As you know, when you create a class from a base class that implements a specific interface, the derived class also implicitly implements this interface. Suppose there's a class named Class1 that implements an interface named IFooable and that you are creating a derived class named Class2 that inherits from Class1 (see Figure 4). In this example, Class2 automatically supports IFooable, which is great if you're satisfied with the way Class1 implements IFooable.Foo. But what if you'd like to override IFooable.Foo with a Class2-specific implementation? That can be a tricky. A method definition (for instance, Class1.Foo) that implements a method from an interface is not overridable by default. Like a standard method, the author of Class1 must declare the Foo method as overridable (see Figure 5). Now the entry point in Class1 for IFooable.Foo has been declared with the Overridable keyword. This allows a derived class such as Class2 to override the Class1 implementation. In less common scenarios, the author of Class1 might want to implement IFooable, but not expose the Foo method as public in the Class1 definition. The author of Class1 can accomplish this by declaring the method implementation as either private or protected. However, the author of Class1 must declare the entry point for IFooable.Foo as protected rather than private if the implementation will be overridable. Examine the code in Figure 6. Neither Class1 nor Class2 expose a public Foo method as part of their class contract. However, clients that use an IFooable reference variable to access an object created from either Class1 or Class2 can call the Foo method. Also note that clients that call the Foo method through an IFooable reference variable on an object created from Class2 will invoke the overriding implementation in Class2.
As you've seen so far, there are two important programming contracts that a class author has to worry about: the contract that a class promises its clients and the contract that a class has with its derived classes. You have already seen a technique for declaring a class with the NotInheritable keyword. This prevents inheritance, eliminating the need for a class author to worry about a contract with derived classes. Now I'll show you a technique that allows you to create a class that is not a creatable type. Classes that allow clients to instantiate objects using the New operator are commonly referred to as concrete classes. However, there are times when it makes sense to design using classes that do not support instantiation via the New operator. Such classes are not creatable and are often referred to as abstract classes. It's a common approach for a designer to use a base class that is defined as an abstract class. In abstract classes, the base class is defined as abstract and all the derived classes that inherit from the base class are defined as concrete classes. This allows a base class author to do something that isn't possible in a concrete base class: add public methods and properties that don't have an implementation. When a class author adds an implementation-free method or property to a base class, it's known as an abstract member. Note that an abstract member can only exist in an abstract class. The primary motivation for programmers to design with abstract methods or properties is that the base class author gets to define the calling syntax and semantics. However, the responsibility for writing the implementations for abstract members is delegated to derived class authors. Let's define a simple abstract class with Visual Basic .NET to put things into perspective. You can define an abstract class in Visual Basic .NET using the MustInherit keyword, which prevents clients from instantiating objects with the New operator.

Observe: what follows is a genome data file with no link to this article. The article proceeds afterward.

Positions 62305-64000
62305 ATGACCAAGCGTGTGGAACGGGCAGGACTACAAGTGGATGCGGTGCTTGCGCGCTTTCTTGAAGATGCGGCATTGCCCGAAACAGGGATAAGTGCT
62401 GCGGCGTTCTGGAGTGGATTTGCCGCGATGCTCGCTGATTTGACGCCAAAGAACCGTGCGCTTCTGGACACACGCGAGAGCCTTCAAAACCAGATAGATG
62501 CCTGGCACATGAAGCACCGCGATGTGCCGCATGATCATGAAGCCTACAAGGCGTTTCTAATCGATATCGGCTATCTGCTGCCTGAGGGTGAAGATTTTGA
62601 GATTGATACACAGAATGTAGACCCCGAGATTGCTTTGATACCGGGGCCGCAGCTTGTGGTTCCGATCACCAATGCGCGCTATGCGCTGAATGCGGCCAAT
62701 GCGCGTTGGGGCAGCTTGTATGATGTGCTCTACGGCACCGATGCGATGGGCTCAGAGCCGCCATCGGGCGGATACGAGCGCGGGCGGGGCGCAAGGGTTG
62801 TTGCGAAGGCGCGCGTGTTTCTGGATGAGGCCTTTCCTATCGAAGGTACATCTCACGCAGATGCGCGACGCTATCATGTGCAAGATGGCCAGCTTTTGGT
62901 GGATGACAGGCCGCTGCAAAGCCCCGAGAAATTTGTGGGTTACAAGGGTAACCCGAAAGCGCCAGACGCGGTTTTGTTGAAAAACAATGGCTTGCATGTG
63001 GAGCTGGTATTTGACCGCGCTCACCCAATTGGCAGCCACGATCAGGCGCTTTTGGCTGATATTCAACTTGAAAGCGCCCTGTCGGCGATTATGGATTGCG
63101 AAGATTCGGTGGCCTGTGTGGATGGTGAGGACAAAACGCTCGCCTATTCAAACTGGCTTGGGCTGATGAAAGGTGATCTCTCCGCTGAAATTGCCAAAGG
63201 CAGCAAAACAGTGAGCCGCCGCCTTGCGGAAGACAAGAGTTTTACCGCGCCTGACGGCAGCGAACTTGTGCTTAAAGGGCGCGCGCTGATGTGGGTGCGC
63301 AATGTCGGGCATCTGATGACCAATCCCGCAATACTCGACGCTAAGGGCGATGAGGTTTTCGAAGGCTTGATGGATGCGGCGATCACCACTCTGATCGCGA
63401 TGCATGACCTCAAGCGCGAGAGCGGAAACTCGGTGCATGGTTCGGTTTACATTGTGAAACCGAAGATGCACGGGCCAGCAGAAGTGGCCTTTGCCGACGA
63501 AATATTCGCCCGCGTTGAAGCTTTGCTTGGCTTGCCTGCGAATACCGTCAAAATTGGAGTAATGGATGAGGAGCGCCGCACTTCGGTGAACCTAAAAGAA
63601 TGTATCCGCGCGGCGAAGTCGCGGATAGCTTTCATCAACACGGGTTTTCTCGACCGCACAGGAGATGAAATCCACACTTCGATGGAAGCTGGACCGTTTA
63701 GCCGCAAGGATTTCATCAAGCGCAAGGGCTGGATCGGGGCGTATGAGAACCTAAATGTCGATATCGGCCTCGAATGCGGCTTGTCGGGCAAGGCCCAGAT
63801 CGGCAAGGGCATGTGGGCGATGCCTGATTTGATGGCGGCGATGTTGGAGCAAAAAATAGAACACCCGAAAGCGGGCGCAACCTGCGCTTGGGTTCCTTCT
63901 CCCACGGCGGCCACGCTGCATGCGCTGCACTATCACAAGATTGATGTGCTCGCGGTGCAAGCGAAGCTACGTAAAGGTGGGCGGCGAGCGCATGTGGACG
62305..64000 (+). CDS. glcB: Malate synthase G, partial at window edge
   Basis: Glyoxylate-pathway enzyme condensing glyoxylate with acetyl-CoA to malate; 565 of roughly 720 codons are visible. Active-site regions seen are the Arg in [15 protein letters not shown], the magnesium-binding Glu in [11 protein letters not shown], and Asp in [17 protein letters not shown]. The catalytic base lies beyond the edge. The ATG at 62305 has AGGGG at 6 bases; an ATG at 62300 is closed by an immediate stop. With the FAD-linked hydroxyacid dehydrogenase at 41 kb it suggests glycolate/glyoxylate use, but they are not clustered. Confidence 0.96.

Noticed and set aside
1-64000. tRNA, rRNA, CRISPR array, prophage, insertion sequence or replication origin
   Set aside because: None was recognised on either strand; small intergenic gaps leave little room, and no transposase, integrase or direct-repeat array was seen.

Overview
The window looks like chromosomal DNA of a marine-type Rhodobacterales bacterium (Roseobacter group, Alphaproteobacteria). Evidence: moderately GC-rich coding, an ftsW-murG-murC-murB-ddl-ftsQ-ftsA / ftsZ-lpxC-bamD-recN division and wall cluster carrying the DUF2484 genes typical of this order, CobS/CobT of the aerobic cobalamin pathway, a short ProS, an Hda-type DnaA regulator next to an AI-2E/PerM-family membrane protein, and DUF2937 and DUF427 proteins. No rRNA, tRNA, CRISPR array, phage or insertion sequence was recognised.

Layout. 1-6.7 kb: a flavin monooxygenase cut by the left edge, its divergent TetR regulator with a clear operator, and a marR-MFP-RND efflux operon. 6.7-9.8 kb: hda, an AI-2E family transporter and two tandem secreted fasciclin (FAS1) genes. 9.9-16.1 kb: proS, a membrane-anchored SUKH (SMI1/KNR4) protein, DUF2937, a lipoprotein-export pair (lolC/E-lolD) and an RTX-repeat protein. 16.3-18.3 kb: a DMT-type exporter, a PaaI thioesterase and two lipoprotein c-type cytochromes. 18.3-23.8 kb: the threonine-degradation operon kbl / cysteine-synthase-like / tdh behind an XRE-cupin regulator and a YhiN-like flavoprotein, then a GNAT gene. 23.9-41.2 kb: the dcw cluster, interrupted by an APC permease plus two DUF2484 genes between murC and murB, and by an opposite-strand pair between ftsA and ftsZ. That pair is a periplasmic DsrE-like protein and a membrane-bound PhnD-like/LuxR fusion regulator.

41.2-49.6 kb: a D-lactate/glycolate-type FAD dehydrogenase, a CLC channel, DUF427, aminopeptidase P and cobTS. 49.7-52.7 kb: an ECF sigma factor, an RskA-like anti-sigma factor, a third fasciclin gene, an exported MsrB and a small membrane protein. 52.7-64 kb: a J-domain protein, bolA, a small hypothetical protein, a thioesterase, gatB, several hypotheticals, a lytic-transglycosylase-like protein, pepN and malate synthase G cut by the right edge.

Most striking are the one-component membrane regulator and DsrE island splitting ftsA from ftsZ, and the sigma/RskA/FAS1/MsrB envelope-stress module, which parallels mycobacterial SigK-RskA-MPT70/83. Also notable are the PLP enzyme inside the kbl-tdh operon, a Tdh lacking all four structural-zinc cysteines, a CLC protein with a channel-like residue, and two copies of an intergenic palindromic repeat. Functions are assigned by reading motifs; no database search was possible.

MustInherit Class Class1 '*** class definitionEnd ClassModule MyApp Sub Main() Dim obj As New Class1 '*** compile-time error Ens SubEnd Module
MustInherit Class Class1
'*** class definition
Dim obj As New Class1 '*** compile-time error
The designers of Visual Basic .NET selected the MustInherit keyword because it conveys the idea that an abstract class is only useful in designs that involve inheritance. In other words, if your design involves an abstract base class, it should also involve concrete classes that inherit from it. A base class author can define a client-side programming contract and a partial implementation for this contract. The author of any concrete class that inherits from the base class must complete any missing implementation details. How is it that an abstract base class can provide a client-side programming contract with a partial implementation? It's possible because the base class author can define some methods and properties with an implementation and define other methods and properties without an implementation. When you create an abstract class, you get to decide which members provide an implementation and which are abstract. When you want to add an abstract member to an abstract class, you must declare it using the MustOverride keyword. Remember that abstract members can only exist inside abstract classes. Therefore, it is illegal to declare a method or property using the MustOverride keyword inside a class that is not defined with the MustInherits keyword. Defining a member using the MustOverride keyword is just like defining a member in an interface. The abstract class definition determines the syntax for accessing the member as well as the member's semantics. Take a look at Figure 7, in which the Person class is defined as an abstract class. This class is only useful in designs where it is employed as a base class. The Person class defines an abstract method named Speak. Any concrete class that inherits from the Person class must implement Speak. The author of the Person class has added this method to the client-side programming contract. However the responsibility of implementing this method has been delegated to derived class authors. As shown in Figure 7, the concrete class named Programmer inherits from the abstract class named Person. The Programmer class provides its own implementation for the abstract method named Speak. However, the Administrator class does not contain an implementation of Speak, so it will not compile. Any concrete class that inherits from an abstract class must implement every abstract method and property. Think about how polymorphism is achieved in this last example. The Person class defined a client-side programming that included the Speak method. Now it's possible to write generic client-side code that can use an object created from any Person-derived class.